Vitriolite, Neon & Stainless Steel facade of Fox Umbrella Shop (Photo: Quintin Lake)

Neon sign at Fox Umbrella Shop (Photo: Quintin Lake)

Stainless Steel prancing fox on the facade of Fox Umbrella Shop (Photo: Quintin Lake)

Original enamelled signage set on mirror in the entrance to Fox Umbrella Shop (Photo: Quintin Lake)

Interior of Fox Umbrella Shop showing curved glass window (Photo: Quintin Lake)

Curved glass ant-reflective shop window at Fox Umbrella Shop (Photo: Quintin Lake)

Fox Umbrella Shop, 118 London Wall next to Globe pub in the City of London (Photo: Quintin Lake)

This stylish shop was established by Thomas Fox in 1868, and has passed through a number of hands since then. In the early days the building housed a hair salon and a tailor, also owned by Fox, and it was common for customers to come, leave their umbrella to be repaired and have their hair cut while they were waiting. The extremely stylish exterior was installed in 1936 and was, at the time, the latest in shop-front design. Curved non-reflective glazing later used at heals on Tottenham court road was used for the windows, and the framework was made from black Vitrolite a type of black glass used in the 1930s and chromed steel. Two prancing silver foxes and a neon sign were the finishing touches. Seventy years on, it still looks achingly cool.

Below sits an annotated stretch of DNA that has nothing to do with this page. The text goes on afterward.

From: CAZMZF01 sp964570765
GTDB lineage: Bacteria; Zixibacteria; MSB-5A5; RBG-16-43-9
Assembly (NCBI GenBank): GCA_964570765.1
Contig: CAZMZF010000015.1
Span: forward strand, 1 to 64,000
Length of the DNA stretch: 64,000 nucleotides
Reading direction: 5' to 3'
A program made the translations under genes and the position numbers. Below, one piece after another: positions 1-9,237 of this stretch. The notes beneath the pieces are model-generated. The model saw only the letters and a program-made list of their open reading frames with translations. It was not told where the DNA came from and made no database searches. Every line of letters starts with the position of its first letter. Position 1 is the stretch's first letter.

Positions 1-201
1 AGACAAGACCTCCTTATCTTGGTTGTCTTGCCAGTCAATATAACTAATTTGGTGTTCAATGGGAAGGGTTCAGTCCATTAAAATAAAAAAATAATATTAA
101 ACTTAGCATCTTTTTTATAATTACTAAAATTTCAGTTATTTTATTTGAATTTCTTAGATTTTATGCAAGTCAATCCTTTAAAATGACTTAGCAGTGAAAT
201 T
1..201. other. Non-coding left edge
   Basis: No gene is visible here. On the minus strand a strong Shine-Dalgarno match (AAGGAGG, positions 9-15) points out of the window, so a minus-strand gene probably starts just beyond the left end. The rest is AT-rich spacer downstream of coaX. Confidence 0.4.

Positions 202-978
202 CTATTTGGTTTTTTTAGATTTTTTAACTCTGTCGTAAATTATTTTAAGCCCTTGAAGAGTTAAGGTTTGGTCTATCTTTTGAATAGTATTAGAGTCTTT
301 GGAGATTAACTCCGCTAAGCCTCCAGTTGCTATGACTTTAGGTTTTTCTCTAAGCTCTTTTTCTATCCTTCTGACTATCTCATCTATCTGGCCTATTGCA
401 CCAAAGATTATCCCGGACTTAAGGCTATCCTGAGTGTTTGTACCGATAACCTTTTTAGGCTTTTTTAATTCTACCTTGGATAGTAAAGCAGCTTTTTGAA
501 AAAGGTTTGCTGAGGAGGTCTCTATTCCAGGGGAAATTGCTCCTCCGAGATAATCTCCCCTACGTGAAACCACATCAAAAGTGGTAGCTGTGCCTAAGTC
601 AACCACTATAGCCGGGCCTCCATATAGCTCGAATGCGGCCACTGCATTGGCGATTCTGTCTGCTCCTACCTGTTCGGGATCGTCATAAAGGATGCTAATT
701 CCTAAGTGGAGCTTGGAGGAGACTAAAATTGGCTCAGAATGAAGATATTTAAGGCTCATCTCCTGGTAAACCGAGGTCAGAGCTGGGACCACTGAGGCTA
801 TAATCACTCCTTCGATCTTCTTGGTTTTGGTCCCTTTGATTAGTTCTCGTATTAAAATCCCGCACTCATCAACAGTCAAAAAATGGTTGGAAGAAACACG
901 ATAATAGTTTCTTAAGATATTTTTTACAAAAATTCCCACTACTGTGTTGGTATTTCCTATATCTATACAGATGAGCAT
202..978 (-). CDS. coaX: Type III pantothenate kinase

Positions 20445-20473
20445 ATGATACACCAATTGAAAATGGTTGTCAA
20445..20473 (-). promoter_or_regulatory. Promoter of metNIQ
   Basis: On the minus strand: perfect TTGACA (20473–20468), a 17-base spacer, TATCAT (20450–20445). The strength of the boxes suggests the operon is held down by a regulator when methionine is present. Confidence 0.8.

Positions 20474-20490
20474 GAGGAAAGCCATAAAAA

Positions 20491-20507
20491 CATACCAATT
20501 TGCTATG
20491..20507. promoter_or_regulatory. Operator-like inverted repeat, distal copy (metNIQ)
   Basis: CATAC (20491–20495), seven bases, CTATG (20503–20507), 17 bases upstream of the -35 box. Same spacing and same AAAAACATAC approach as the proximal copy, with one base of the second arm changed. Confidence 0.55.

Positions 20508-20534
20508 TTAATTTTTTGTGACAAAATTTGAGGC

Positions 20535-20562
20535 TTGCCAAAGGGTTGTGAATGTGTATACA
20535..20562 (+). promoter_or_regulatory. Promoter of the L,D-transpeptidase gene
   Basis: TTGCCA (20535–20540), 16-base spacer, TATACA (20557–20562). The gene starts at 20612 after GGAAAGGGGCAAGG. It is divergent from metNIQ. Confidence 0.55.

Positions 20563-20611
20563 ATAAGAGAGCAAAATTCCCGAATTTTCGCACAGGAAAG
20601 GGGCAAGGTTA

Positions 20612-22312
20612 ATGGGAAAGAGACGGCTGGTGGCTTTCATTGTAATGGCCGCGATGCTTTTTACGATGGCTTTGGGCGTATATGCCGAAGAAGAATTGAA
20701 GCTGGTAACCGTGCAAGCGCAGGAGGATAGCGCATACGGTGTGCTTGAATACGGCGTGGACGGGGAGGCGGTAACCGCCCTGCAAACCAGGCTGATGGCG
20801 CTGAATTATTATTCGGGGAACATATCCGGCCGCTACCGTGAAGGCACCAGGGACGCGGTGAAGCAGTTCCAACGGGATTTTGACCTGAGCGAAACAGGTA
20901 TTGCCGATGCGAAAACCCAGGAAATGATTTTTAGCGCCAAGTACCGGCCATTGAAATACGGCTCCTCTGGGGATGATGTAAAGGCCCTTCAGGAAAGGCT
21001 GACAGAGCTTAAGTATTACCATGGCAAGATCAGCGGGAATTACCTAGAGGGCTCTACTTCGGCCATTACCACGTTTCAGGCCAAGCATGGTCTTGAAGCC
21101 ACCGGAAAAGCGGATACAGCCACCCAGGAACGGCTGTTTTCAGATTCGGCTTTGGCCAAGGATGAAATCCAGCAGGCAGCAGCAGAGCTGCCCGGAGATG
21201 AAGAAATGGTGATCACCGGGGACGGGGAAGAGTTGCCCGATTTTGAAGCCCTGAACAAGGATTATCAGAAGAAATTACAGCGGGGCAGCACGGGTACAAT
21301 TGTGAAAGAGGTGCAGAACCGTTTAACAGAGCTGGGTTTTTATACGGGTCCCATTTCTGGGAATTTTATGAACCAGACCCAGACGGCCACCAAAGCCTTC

Inside, the shop is fitted with cabinets made of solid Canadian black walnut. The staircase boasts framed mirrors, with original advertising graphics dating back to 1868. Right up until 1990, the umbrellas were handmade in the basement workshop to the strictest criteria, and T Fox prides itself on having produced one-off designs for John F Kennedy, a gadget umbrella for a James Bond film, and brollies for John Steed in ‘The Avengers’. Visit the T Fox Website here

These photographs were commissioned by Thames & Hudson / View Pictures for an upcoming book on the architecture of the City of London

View more images from this photoshoot of Fox’s Umbrella Shop here

Photography © Quintin Lake, 2010